We have tested faecal samples from grazing sheep for fluke eggs monthly over several grazing seasons, and have yet to find evidence of fluke infection as a result of grazing around the wader scrapes. We did find evidence of fluke in the sheep in the in-bye fields, but these are routinely monitored by the farm manager and treated appropriately.

We also sampled the mud snail population around the margins of the scrapes over time. The first species to establish was the larger aquatic snail, Radix peregra. This has also been shown in other studies to harbour liver fluke stages, but we have yet to find evidence of this in the wader scrapes. The ‘liver fluke snail’, Galba truncatula, was a little slower to establish, but is there now, but again, we have yet to find evidence of fluke infection in these snails. We have, however, found liver fluke eggs in deer faeces around the scrape margins, so fluke is there, albeit at very low levels currently.

One other intriguing finding was the presence of fluke cysts in the water within the scrapes and on the shells of the Radix snails. Some molecular detective work proved that these were, in fact, cysts of Notocotylus sp., a natural trematode (fluke) parasite of many wetland birds, which become infected by eating the snails.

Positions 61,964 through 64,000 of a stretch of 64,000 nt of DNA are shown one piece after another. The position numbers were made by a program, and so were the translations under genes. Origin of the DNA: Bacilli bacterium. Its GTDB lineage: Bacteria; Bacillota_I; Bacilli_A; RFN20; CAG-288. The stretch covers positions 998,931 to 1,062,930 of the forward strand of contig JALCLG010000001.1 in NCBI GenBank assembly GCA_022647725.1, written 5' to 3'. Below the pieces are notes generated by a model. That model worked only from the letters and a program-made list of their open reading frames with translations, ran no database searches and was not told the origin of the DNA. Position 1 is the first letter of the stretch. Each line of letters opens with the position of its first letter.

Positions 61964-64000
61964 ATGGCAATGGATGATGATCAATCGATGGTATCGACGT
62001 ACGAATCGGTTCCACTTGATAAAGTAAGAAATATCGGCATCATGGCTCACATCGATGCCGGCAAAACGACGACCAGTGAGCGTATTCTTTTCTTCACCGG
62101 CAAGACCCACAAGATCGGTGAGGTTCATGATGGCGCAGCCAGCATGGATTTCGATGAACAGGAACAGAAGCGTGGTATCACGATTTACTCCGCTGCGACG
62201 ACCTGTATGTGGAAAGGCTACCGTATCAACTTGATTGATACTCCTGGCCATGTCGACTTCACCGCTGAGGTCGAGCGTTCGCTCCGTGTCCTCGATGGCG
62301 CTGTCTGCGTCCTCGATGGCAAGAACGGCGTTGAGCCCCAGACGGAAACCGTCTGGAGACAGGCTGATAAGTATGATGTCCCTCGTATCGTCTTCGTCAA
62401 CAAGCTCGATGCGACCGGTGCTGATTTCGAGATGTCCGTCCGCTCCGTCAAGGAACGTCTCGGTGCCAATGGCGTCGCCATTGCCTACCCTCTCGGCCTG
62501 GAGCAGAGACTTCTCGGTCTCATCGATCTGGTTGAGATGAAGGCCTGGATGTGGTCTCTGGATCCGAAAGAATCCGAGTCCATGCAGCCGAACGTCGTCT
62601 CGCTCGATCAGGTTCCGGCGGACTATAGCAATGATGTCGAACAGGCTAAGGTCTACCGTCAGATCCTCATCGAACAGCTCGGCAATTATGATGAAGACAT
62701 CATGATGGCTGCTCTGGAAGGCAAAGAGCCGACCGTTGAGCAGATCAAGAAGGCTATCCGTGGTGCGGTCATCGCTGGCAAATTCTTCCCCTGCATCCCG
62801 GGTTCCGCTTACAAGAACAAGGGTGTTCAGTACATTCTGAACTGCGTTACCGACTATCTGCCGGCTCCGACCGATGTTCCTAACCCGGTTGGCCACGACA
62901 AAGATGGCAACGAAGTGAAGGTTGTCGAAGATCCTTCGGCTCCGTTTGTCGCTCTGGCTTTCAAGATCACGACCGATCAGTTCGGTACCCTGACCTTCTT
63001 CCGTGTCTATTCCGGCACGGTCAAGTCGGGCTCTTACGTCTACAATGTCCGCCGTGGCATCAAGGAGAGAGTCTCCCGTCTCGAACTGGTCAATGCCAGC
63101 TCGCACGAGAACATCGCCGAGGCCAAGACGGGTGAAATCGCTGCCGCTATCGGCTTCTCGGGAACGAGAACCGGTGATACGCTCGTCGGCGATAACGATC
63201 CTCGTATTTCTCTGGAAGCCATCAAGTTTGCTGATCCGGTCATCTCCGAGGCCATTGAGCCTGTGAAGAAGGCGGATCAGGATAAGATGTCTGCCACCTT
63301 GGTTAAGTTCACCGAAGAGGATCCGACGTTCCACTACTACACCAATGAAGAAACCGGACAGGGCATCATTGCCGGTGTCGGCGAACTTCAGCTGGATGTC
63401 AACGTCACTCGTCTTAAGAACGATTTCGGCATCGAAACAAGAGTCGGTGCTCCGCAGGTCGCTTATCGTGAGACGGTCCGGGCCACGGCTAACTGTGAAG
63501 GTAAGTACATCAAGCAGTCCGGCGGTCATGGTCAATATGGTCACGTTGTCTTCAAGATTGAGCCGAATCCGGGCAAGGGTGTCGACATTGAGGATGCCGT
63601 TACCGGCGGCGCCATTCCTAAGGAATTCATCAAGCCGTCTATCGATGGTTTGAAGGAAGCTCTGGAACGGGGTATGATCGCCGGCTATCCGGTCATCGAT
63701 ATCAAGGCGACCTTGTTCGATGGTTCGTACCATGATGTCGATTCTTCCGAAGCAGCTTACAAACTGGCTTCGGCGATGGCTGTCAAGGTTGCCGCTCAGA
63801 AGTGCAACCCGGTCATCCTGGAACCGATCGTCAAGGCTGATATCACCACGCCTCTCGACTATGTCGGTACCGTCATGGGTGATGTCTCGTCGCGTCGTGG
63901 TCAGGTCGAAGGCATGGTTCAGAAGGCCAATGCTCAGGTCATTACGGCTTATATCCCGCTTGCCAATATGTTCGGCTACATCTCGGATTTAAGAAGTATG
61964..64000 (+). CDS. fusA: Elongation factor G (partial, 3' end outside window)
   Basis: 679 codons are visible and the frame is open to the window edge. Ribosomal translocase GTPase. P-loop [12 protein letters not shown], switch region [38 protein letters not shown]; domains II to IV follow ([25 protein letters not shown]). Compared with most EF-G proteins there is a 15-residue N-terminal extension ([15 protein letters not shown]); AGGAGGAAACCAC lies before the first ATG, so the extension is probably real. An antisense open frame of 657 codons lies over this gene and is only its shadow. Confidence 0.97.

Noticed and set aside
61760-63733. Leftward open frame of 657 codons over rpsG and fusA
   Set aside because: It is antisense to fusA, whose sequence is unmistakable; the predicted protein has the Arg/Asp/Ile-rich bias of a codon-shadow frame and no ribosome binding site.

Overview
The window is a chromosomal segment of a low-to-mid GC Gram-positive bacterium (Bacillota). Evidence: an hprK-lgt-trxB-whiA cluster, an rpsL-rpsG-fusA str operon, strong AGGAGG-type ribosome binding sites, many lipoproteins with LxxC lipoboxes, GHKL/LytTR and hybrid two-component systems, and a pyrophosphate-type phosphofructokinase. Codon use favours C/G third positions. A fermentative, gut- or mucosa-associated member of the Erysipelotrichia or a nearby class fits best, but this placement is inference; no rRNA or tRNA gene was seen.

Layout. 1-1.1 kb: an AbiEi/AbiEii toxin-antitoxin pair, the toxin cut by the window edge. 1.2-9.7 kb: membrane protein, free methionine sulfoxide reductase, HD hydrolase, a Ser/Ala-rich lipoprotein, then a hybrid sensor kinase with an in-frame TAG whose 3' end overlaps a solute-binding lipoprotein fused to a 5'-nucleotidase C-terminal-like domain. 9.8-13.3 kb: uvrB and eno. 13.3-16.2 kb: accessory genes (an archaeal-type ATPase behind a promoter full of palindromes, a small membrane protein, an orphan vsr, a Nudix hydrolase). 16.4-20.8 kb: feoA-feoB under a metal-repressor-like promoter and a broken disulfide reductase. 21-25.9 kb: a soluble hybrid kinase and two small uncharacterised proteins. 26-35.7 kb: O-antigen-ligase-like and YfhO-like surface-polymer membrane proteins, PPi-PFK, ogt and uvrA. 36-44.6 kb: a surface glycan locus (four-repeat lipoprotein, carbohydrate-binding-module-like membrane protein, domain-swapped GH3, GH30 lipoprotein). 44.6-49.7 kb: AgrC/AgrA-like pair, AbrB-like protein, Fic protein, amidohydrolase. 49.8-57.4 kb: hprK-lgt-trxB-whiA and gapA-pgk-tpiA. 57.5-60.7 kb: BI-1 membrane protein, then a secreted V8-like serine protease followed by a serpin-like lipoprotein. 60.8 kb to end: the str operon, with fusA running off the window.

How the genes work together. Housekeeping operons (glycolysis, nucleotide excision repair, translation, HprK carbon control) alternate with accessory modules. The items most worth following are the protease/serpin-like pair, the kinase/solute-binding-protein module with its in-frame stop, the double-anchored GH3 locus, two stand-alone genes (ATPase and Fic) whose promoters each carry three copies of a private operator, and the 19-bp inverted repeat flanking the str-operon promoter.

So, in short, the risk to livestock actually grazing in and around the wader scrapes at Kirkton would appear to be lower than the in-bye fields from where they came. This is due to a combination of sward height, the lack of much suitable snail habitat and the low level of fluke, circulating only as a result of wildlife incursion. That said, how long this remains the case depends on how the wader scrapes are managed going forward.


The risk to livestock grazing in and around the wader scrapes at Kirkton appear to be lower than the in-bye fields from where they came.


The study to date has served to reinforce the message that farmers and land managers need to be able to assess the fluke risk on their own farm, based on local environmental conditions, diagnostic testing and grazing management practices, because every farm is different, whether in an agri-environment scheme or not. The ideal scenario is to identify the potential win-wins and encourage evidence-based decision making such that agri-environment schemes promote biodiversity, but not at the expense of animal health and welfare.

Project Partners

  • Suzanne McIntyre, Adam Murphy, Andy Over, Barry Dunne -, Caerlaverock Project Team
  • Pete Minting, Yvette Martin - Amphibian & Reptilian Conservation Trust
  • Joe Bilous - Wildfowl & Wetlands Trust, Caerlaverock Centre